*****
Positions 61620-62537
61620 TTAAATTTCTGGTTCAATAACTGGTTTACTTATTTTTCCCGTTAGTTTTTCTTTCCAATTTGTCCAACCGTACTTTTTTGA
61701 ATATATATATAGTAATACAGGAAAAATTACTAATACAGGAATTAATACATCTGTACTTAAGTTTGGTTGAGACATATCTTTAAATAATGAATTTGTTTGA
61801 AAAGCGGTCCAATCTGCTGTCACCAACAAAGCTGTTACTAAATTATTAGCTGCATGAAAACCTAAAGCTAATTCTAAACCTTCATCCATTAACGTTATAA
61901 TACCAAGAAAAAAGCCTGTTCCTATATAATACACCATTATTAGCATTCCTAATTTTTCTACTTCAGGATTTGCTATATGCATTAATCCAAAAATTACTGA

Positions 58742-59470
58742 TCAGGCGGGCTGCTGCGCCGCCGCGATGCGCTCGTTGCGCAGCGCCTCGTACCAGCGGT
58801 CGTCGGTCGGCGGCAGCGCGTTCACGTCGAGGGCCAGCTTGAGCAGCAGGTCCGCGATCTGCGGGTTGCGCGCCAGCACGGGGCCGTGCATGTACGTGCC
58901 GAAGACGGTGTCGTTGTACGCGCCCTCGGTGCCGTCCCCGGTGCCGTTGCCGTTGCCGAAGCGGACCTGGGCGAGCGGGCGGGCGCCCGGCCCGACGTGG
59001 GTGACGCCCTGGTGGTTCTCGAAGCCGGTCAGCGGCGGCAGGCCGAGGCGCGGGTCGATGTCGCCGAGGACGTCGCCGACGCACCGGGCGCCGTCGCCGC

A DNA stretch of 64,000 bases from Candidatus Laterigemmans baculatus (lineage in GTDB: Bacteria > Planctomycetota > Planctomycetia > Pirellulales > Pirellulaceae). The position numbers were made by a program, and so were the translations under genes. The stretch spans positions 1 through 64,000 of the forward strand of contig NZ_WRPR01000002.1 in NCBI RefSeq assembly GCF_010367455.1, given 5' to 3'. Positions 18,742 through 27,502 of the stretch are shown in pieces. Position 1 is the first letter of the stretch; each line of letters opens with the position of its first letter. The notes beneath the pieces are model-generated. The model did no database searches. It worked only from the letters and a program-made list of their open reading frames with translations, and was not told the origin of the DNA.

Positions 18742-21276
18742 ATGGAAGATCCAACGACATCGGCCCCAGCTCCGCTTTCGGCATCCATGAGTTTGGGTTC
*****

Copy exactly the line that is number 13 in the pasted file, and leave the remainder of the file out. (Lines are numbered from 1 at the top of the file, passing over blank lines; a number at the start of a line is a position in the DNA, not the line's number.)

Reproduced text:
18742 ATGGAAGATCCAACGACATCGGCCCCAGCTCCGCTTTCGGCATCCATGAGTTTGGGTTC